Business

A Swiss family office believes the Yale model is the way forward

As market volatility takes off, three families have put their faith in a strategic model renowned for its outperformance before growth stocks seized the agenda a decade ago. 

The multi-asset strategy was led by the late David Swensen at the Yale endowment, now worth $42 billion. His 36-year tenure generated 13.7% a year – 3.4% ahead of its rivals.

Using a strong research team, Swensen sought returns from a range of illiquid and alternative assets offering a premium return and protection against damaging loss.  

Swensen’s success was partly the result of the governance and expertise put at his disposal. Key is out to replicate this via recruitment and networking

His model went out of fashion following the 2008 credit crisis when liquidity injected into markets by the central banks propelled returns from massive tech stocks, making diversification away from the equity index pointless. 

Now that volatility has returned, with higher inflation and interest rates, Count Hugues d’Annoux and Morten Kielland have put Yale back on the map at Key Family Partners, their multi-family office. Kielland expresses surprise at the 60% allocation to equities taken by the Norway’s $1.4 trillion sovereign wealth fund, arguing it should be much better diversified.

“We don’t predict markets,” says Kielland. “We look for opportunities and we like those where we know the people involved.”

The Annoux and Kielland families once ran businesses in steel, textiles, shipping and timber. D’Annoux’s personal career has been in banking and Kielland in asset management. An Italian family office has invested in its strategy. As part of the deal on offer, new affiliates can subscribe for equity in Key, and benefit from its experience in areas like succession planning. 

Swensen’s success was partly the result of the governance and expertise put at his disposal. Key is out to replicate this via recruitment and networking.

Emanuele Zanon di Valgiurata, once a prominent private banker, has become a partner, and others with banking experience have signed up. Independent adviser Simon Minder previously worked at Marcuard Family Office. Investment director Marc Davies was a senior partner at Vedra, a multi-family office. Bond analyst David Largey worked for Rama Capital.  Real estate man David Buzzard was at Carey Group of the UK. 

Like Yale, Key wants to allocate assets on a diversified basis, with each portfolio adjusted to take account of the preferences of different families. Chief strategist Beat Wittman, also a corporate strategist at Porta Advisors, expects a steady revival for its active style, with success for those who strike the right balance between capital preservation and risk-taking. 

Kielland says he has chosen a 10% equity weighting, but his two colleagues are closer to 20%. Several of his stocks are in listed mining companies, which Key uses as a proxy for commodities.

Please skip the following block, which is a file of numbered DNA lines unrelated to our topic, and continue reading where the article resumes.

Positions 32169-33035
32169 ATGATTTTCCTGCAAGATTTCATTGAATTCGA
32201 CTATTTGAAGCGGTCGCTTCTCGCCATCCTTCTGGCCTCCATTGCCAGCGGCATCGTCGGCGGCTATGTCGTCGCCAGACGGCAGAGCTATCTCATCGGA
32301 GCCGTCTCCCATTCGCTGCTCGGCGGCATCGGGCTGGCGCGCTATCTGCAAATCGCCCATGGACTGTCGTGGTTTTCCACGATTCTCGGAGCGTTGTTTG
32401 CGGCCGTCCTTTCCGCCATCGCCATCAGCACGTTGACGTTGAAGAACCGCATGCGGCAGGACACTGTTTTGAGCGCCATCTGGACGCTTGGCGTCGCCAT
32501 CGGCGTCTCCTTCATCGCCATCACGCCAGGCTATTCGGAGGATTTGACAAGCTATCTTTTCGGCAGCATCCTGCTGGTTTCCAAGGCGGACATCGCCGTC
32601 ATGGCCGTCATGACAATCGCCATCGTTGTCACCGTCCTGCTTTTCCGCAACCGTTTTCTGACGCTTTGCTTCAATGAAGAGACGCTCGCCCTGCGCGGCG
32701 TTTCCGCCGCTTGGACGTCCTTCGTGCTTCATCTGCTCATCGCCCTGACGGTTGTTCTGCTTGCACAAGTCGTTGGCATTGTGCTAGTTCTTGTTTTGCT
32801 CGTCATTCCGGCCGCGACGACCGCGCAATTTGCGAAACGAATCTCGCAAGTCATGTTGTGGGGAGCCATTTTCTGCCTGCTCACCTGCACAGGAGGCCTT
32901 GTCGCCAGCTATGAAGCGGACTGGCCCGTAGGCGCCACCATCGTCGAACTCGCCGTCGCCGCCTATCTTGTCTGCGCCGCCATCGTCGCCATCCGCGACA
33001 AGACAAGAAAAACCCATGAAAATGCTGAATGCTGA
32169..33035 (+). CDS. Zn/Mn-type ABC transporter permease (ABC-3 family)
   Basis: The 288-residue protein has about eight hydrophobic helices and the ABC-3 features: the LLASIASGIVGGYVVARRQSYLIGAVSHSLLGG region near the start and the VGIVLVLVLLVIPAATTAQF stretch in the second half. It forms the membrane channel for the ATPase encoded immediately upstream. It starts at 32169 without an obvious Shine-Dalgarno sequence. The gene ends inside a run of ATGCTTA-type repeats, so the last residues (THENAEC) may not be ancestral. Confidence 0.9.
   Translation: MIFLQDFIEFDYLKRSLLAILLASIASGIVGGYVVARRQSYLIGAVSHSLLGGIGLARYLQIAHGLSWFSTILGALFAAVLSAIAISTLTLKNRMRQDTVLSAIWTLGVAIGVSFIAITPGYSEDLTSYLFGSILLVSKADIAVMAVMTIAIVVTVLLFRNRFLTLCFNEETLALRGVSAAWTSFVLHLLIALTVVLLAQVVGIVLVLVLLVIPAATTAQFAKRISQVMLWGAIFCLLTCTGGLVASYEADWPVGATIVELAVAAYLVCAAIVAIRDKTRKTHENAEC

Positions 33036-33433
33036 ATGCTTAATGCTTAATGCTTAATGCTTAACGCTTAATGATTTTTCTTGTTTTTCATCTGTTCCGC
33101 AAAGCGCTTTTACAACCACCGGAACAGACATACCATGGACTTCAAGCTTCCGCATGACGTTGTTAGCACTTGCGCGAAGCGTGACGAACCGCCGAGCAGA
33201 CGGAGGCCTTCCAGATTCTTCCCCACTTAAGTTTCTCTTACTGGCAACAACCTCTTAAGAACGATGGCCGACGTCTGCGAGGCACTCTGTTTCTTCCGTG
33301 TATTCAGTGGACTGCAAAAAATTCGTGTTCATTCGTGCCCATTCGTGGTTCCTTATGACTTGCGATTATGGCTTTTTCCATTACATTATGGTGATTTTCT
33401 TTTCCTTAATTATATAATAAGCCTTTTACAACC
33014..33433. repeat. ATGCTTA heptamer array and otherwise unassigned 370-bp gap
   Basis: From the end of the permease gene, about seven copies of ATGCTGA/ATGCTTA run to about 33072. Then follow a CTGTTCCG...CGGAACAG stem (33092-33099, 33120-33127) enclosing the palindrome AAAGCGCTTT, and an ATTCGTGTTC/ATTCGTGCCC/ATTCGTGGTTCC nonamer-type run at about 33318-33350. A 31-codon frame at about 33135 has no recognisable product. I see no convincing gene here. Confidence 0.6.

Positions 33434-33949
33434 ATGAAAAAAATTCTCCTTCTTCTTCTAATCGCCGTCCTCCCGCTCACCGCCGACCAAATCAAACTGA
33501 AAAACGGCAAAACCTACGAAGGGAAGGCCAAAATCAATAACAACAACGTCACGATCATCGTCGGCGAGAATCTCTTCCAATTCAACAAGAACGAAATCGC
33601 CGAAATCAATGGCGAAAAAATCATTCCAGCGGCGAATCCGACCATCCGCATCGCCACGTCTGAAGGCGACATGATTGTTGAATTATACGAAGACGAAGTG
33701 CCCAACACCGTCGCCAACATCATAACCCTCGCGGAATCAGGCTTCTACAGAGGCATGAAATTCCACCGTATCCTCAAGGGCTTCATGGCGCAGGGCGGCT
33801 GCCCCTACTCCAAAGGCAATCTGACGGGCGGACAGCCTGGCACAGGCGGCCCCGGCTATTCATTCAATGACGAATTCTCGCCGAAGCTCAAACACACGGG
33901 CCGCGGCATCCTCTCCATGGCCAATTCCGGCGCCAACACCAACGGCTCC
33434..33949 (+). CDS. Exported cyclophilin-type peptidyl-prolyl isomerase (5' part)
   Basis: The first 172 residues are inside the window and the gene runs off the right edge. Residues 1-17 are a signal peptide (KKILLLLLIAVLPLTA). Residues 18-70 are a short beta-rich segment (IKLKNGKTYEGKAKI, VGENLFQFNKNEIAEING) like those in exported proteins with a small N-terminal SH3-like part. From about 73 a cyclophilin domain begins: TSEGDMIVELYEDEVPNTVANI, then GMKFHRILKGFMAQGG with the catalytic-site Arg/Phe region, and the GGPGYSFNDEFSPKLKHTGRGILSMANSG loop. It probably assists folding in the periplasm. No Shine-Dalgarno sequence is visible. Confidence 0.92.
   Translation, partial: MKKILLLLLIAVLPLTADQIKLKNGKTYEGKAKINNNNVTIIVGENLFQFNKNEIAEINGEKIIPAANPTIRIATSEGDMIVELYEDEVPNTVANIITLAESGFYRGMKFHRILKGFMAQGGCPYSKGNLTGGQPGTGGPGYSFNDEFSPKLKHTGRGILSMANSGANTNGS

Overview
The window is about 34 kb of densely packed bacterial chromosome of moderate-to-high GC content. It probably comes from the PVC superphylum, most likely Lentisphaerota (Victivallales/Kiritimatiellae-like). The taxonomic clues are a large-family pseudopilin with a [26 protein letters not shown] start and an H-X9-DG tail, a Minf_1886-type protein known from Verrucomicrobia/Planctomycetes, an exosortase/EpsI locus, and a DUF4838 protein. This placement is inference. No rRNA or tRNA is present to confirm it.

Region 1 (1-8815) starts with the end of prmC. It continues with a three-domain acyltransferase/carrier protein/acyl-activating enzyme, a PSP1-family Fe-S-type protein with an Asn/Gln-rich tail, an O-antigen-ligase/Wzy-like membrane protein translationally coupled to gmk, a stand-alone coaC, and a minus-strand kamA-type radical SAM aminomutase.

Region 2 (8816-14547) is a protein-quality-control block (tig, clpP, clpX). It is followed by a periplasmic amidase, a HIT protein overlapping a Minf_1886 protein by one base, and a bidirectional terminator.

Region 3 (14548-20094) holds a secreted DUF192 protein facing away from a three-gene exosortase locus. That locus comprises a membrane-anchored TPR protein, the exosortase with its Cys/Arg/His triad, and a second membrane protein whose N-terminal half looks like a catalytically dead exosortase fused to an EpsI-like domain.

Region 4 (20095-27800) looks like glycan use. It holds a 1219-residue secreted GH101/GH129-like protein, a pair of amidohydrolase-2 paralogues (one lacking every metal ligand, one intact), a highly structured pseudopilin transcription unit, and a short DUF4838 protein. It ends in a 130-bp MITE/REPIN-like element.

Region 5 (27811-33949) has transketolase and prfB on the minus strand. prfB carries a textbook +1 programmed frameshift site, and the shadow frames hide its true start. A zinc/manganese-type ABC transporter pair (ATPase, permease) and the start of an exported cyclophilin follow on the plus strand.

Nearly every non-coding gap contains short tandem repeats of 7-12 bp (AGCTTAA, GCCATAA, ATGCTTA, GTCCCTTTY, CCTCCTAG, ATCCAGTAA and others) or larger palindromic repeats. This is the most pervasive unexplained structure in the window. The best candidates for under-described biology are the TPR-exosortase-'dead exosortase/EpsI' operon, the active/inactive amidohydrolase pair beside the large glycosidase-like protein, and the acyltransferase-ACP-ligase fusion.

Kielland started Key Asset Management, a fund of hedge funds manager, in 1989. He sold the business to SEB in early 2008. Nice timing: “And over 18 years we did not have a single down year.”  KFP was in business by the end of 2020. In calendar 2021 its core portfolio, managed for its Italian family, generated just over 13%, against 10% from a balanced hybrid benchmark 60% in equities and 40% in bonds. In the year to May, Key fell -3.7% (against -12.3% from the hybrid.). 

In private equity, a 15% allocation, the Key Italian portfolio backs deals rather than funds. It recently invested in Babar Lakhani’s digital healthcare group MedznMore with the likes of the AlTouq family office, Ace & Co and Atlas Financial.  Medz is based in Pakistan but that doesn’t worry Kielland because he knows the wealth, and experience, of its backers.

Key has a 15% property allocation. It likes pre-leased real estate development, taking its cue from the covenant of potential tenants. One of his favourite deals in Germany was pre-let to a local council on a yield of 10%: “Reassuring,” he says. Key has tackled deals in UK student accommodation and logistics, but he is less impressed with green property deals, which can yield as little as 6%.

He is currently seeking a return of 10% from private debt with terms of six to eighteen month, arranged through Key’s bank. This involves Key taking the second charge on the loan, immediately behind its adviser. “Private credit is very interesting,” he says, adding Key is may back a distressed debt fund if and when the cycle turns down further. Elsewhere, Key uses long/short funds in its 10% equity hedge allocation, plus 2.5% in managed futures, 10% in cash and 10% in government bonds.  

Gold is a smaller hedge, equivalent to 2.5%, similar to digital assets, where Kielland’s team is more interested in the potential in blockchain than crypto-currencies. 

He argues that emerging market bonds can offer excellent returns, if you can manage your risks involved: “They have a better default rate than standard corporates.” Not that this applies to sovereign debt: “Much more risky.”

Emerging market debt drives his top-percentile First Geneva Global High Yield Fund, which started in 2012. It has a big skew towards Latin America and Mexico: “I don’t invest in China and I haven’t been in Russia for years.”  The fund’s largest exposure is in oil and gas, although First Geneva’s May newsletter also confirms a small weighting in Ukraine.

Just over three quarters of First Geneva’s 34 bets comprised stable credits with no short-term funding gaps, although other investments are opportunistic. The current yield on the portfolio is 10.3% and the fund has beaten the JP Morgan EM benchmark by 16.3% since launch, on the back of its 9.4% trend line.

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